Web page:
What ‘business definitions’ should it follow while capitalizing on its traditional strengths?

Size matters. Or does it? That was the dilemma facing Suhas Nair and his team. The issue under discussion was the restructuring of Indian General Insurance Ltd. (IGIL), the largest, state-owned, non-life firm in the country. Nair had a personal stake too. His tenure as chairman and Managing Director of IGIL was to end in two years. And he was keen on hanging up his boots on a high note. Nair opened the meeting: “Should we merge the four subsidiaries of IGIL into a single outfit that would give us the advantage of size?” “Or should we delink them into learner, autonomous, and agile unit?”

“Just to provide a perspective,” said Rajiv Parasnis, Director (Management Services), “consolidation is the global trend. Look at Japan. The top six insurers are in merger-talks.” “Out context is different,” said Anup Sinha, Director (Personnel). “First, the insurance markets where consolidation is taking place are mature, making it easier to diversify into other financial services, invest in technology, and expand our operations. A merger will also help integrate our business.”

“Let us look at the numbers,” said Abhinav Saran, Director (Finance), punching some keys on his laptop. “A merger will bring in 85,000 employees one roof. We will have a total of 80 regional offices, 1,200 divisional offices, and 2,920 branch offices. Out combined free services would be Rs. 6,450 crore, net worth Rs. 7,360 crore, investment income Rs. 2,350 crore, and total investment Rs. 19,000 crore. And all this on a modest equity of Rs.375 crore! We can leverage this enormous clout to attract new business. We will also be able to reduce overhead costs. Like the rent outflow, for example. A merger prevents duplications of branches resulting in huge savings. And that is just one example.”

“But, Abhinav,” chipped in Suresh Talwar, the newly-appointed Director (IT), “a merger will pose problems of integration. This becomes a time-consuming activity for senior managers, overriding their business concerns. True, each of our subsidiaries is financially strong. However, each segment of non-life insurance has different parameters of performance. There is simply no parity. That is why it is best to set up an autonomous unit for each activity of non-life business.”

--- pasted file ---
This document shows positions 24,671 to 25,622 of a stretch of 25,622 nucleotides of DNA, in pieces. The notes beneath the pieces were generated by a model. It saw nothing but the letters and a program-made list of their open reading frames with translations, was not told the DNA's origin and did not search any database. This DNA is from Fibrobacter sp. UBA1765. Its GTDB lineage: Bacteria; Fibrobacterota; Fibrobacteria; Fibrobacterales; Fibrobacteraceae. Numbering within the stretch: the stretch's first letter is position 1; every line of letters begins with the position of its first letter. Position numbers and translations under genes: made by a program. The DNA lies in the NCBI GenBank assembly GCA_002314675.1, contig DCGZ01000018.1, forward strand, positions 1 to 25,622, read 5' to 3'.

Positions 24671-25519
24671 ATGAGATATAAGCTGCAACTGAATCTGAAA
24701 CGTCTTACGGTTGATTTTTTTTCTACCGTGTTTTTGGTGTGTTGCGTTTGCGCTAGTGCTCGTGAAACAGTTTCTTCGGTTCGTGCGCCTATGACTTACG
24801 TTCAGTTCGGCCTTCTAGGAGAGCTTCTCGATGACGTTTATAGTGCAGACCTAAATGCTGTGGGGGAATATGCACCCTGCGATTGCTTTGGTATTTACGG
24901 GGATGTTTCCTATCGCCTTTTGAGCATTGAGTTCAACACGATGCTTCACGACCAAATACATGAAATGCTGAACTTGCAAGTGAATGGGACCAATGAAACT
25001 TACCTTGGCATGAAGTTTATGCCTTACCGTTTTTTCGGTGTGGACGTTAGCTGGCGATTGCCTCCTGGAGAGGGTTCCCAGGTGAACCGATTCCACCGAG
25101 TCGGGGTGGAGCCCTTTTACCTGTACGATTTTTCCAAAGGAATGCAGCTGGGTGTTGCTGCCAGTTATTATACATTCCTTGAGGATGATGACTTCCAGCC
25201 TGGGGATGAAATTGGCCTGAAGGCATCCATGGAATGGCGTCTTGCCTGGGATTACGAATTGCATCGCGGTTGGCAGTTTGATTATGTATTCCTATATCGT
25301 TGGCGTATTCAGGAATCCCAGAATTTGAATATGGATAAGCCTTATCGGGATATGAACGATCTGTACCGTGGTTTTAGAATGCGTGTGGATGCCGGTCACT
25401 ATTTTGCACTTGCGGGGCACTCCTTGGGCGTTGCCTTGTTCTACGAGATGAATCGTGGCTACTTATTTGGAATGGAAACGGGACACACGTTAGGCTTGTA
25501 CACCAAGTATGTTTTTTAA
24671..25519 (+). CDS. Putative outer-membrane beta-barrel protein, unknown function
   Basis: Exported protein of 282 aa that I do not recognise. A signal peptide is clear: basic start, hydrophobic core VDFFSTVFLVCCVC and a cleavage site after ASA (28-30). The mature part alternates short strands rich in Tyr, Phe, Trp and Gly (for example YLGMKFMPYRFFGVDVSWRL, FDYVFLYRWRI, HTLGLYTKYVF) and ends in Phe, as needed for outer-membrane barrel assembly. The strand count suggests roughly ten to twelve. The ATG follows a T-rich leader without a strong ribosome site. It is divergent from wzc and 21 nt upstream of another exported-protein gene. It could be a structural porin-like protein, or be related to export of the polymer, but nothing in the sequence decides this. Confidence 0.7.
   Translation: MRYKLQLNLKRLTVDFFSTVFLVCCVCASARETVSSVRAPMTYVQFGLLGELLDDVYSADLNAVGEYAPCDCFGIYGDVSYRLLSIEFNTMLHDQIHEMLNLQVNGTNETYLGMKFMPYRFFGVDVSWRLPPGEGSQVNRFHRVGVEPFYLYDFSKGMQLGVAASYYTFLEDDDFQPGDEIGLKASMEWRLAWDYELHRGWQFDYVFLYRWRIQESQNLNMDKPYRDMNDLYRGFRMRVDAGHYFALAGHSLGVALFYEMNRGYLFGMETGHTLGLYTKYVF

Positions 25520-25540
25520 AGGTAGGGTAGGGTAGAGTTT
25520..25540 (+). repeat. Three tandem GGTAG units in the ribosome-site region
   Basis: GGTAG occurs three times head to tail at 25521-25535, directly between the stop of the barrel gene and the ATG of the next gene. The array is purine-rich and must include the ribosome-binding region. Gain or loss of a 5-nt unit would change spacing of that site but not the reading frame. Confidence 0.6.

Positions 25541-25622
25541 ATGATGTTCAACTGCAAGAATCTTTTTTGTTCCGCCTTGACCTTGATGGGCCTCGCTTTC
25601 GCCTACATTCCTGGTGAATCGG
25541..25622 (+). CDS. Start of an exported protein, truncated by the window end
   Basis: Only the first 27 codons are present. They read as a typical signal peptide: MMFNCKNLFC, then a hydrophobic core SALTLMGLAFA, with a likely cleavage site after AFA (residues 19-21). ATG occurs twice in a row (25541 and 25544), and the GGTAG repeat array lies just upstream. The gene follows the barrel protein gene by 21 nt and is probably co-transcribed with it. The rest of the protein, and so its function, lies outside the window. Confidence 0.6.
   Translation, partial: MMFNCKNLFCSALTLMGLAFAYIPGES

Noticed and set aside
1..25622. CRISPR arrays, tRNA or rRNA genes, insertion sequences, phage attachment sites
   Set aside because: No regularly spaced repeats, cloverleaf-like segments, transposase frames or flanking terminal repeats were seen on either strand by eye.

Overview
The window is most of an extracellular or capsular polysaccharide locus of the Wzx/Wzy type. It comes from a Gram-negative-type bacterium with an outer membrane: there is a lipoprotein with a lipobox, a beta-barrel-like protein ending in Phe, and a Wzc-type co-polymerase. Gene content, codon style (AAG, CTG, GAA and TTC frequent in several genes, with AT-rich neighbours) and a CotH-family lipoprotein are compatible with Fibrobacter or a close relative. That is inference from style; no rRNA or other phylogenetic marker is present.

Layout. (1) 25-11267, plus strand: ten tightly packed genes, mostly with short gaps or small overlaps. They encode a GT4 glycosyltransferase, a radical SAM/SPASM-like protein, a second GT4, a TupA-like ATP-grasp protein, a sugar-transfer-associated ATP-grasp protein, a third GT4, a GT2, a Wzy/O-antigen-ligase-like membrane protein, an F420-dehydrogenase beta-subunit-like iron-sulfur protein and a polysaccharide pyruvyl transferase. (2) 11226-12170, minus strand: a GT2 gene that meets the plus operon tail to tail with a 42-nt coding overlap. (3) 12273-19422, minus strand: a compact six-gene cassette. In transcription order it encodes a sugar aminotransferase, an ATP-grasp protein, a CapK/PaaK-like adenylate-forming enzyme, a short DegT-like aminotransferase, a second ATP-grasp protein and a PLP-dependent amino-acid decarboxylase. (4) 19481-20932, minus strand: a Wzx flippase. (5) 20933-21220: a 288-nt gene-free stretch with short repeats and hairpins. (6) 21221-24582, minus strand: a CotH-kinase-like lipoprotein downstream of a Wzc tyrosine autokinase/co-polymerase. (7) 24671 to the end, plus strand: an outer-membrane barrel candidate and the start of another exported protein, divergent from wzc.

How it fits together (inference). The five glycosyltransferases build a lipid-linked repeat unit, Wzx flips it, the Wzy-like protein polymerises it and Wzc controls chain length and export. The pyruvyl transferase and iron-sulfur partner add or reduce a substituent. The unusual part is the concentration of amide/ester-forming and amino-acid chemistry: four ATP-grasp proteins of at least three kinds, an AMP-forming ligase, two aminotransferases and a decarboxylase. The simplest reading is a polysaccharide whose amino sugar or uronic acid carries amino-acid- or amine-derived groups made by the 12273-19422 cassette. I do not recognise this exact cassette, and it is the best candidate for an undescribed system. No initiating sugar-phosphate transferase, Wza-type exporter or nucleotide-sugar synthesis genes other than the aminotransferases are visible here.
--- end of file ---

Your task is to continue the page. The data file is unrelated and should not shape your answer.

“Talwar has a point”, remarked Vijay Santoor, Director (Operations). “A merger downplays all the inherent weaknesses in the system. Take, for example, our motor portfolio. It represents over 30% of the total premium. But is a loss-making line in all our subsidiaries mainly because of laxity in underwriting and claims control? Once you spin it off, you ensure discipline. Of course, you need to move of the current pattern of cross-holding among subsidiaries and make each of them truly independent.”

“Both approaches have their merits,” said Nair. “There is also the growing business of reinsurance. If we decide on a break-up, it makes sense to convert IGIL from a holding company to a national reinsurer. If we merge, we may be able to live up to our corporate vision of being among the world’s majors in non-life by 2015. Still, given the right focus, there is no reason why some of our sectoral businesses cannot reach a global scale.


1.What are the threats being faced by Indian General Insurance Ltd. (IGIL)?

2.What are its traditional strengths? What ‘business definitions’ should it follow while capitalizing on its traditional strengths?

3.Would you suggest restructuring of IGIL? Why or Why not?

4.What strategies should IGIL follow to retain its market leadership?


Looking for help with your homework?
Grab a 30% Discount and Get your paper done!

30% OFF
Turnitin Report
Title Page
Place an Order

Grab A 14% Discount on This Paper
Pages (550 words)
Approximate price: -